NJDEP EXPANDS DROUGHT
WARNING TO NORTHEAST AND NORTHERN COAST
Due to continued dry weather and declining
reservoir and stream flow levels, Department of Environmental
Protection (DEP), Acting Commissioner Bradley M. Campbell
today expanded the existing regional drought warning to
include seven additional counties -- Bergen, Essex, Hudson,
Monmouth, Morris, Ocean and Passaic counties.
"Water supplies are at alarmingly
low levels for this time of year," said Campbell. "We
need everyone to take common-sense steps to reduce water
use and avoid water waste."
Rainfall the past three months has been
less than 50 percent of normal, so precipitation over the
next several weeks is key to replenishing streams and reservoirs
impacted by the long-term precipitation deficit, said Campbell.
Rainfall last year was below normal for 10 out of 12 months,
averaging about nine inches below the long-term average
(1895-2000.) It was the driest year since the mid-Sixties,
and the fifth driest year since 1895.
A drought warning urges voluntary conservation
but allows the state the authority to order transfers of
water among suppliers and other temporary modifications
including reducing flow rates in rivers to preserve reservoir
levels, if necessary. If conditions worsen, DEP could recommend
the Governor declare a water emergency, which may include
mandatory restrictions. However, such mandatory restrictions
on residential use do not save as much water in the winter
when there is little outdoor water use.
Campbell signed the Drought Warning Declaration
today after a review of the latest drought monitoring data
and consultation with major water suppliers.
Although rain was falling in Trenton as
Campbell made the announcement, water supplies in the state
are exceptionally low. Combined, the four reservoir systems
in the Northeast (United Water Co., Jersey City, Newark
and North Jersey District Water Supply Commission) are now
42.9 percent full, which is 37.2 percent below the historic
average for this time of year. In comparison, the combined
systems were 50.6 percent full, or 20 percent below average,
on Nov. 20 when the drought warning for the first three
regions was declared. Fall was exceptionally dry, with October
and November being the driest such period on record.
"While the immediate problem is low
rainfall, today's action underscores the importance of strengthening
long-term protection of waters that serve as drinking water
sources," Campbell said. "In many cases, that
protection is long overdue."
The declaration includes reducing some
reservoir releases and passing flow requirements for rivers,
which could save millions of gallons per day in the reservoir
systems. The release reductions are for the Wanaque, Point
View, Boonton and Split Rock reservoirs. Reductions in the
passing flows were made for the Passaic, Pompton, Ramapo,
Raritan, Saddle, Shark, Jumping Brook, Manasquan and Metedeconk
rivers. (Specific number reductions for each included in
the attached Drought Warning Declaration.)
With today's declaration of drought warning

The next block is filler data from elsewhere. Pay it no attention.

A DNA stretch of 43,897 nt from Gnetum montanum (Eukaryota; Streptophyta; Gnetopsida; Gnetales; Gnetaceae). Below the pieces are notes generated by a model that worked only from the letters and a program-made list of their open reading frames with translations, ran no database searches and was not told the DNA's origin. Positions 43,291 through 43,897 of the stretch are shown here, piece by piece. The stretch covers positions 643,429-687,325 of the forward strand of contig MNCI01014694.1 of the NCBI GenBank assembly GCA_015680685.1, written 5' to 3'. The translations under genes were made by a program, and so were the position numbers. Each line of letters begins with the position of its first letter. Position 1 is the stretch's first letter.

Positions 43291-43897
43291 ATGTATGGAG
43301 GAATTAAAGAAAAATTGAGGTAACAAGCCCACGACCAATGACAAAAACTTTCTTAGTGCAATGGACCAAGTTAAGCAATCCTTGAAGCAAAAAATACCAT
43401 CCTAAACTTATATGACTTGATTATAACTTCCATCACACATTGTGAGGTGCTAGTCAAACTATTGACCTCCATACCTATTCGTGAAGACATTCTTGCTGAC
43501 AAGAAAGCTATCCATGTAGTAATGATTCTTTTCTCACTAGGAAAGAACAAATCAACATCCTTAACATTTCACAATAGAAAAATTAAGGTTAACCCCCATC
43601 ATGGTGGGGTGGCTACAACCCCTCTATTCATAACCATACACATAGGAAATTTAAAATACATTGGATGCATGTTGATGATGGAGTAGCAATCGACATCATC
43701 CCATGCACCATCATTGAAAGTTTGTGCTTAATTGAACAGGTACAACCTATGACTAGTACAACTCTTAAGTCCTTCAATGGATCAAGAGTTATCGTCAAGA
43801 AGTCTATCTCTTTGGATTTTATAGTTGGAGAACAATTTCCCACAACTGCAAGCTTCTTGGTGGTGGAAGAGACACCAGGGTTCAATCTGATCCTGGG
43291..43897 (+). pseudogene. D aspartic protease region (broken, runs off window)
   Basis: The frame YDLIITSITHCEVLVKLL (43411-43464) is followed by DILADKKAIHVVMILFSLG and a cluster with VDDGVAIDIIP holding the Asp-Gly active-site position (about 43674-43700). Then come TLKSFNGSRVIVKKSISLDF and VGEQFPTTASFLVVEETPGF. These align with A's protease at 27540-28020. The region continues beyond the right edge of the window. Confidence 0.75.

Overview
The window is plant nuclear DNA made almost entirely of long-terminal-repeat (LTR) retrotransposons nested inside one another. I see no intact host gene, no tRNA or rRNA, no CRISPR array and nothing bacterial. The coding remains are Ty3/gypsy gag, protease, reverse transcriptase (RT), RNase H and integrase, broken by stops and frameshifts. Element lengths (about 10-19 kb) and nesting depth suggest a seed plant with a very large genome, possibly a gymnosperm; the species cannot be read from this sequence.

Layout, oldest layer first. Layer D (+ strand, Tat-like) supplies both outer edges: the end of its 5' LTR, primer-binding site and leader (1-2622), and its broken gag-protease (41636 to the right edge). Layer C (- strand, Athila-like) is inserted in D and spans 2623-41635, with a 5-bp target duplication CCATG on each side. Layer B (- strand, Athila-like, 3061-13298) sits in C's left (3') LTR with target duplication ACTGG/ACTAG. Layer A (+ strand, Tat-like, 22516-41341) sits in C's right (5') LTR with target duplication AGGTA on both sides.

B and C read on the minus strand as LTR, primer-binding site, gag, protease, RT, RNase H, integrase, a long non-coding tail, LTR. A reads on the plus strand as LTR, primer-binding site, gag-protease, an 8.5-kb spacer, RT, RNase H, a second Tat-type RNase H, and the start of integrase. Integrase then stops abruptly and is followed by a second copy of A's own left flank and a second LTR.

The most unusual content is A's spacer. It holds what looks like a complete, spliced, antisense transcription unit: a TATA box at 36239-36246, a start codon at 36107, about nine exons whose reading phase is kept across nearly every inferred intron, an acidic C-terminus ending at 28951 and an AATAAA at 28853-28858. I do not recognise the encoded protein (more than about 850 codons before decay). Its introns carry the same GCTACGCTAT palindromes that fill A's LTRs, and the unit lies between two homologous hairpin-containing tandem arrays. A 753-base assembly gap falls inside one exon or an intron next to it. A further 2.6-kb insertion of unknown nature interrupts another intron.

for the Northeast and Coastal North regions, five of the
state's six drought management regions are in drought warning.
In the other three regions, the Northwest, Southwest and
Coastal South, drought warnings were declared on Nov. 21
A drought watch, the first phase, exists
in the Central region in the Raritan River Basin, which
has higher reservoir levels. The combined level of the Spruce
Run and Round Valley reservoirs is now 82.6 percent full,
compared to the historic average of 90.4 percent full at
Morris County is in the Northeast drought
warning region except for four municipalities--Chester Borough
and Chester, Mount Olive and Washington townships--which
are in the Central drought watch region.
Precipitation from October through April
provides the bulk of recharge to aquifers, which augment
stream flows, allowing the reservoirs to refill.
Examples of some low streamflow and ground
water levels from the USGS web site are listed below. Streamflows
are measured in cubic feet per second past a monitoring
Streamflow (as of 1/18/02) -
Paulinskill at Blairstown (Warren County) - 36 cubic
feet per second compared to a minimum of 34 and a mean
average of 171 based on 78 years of record
North Branch Rancocas Creek of Pemberton Township (Burlington
County) 55 cubic feet per second compared to a minimum
of 50 with a mean average of 189 based on 79 years of
Great Egg Harbor River at Folsom (Atlantic County)
36 cubic feet per second compared to a minimum of 36,
with a mean of 97 based on 75 years of record
Groundwater observation wells
Taylor well (Walpack Township, Sussex County) 21.95
feet below land surface compared to a record low of
Cranston Farms (Lawrenceville, Mercer County) 32.5
feet below land compared to record low of 33.85 feet
Vocation School (Deerfield Township, Cumberland County)
8.14 feet below land compared to a record low of 8.39
For information on how to conserve water,
go to DEP's drought web site at NJDrought.org
or call 1-800-4-ITS-DRY. The site also links to the USGS
web page and the Delaware River Basin Commission.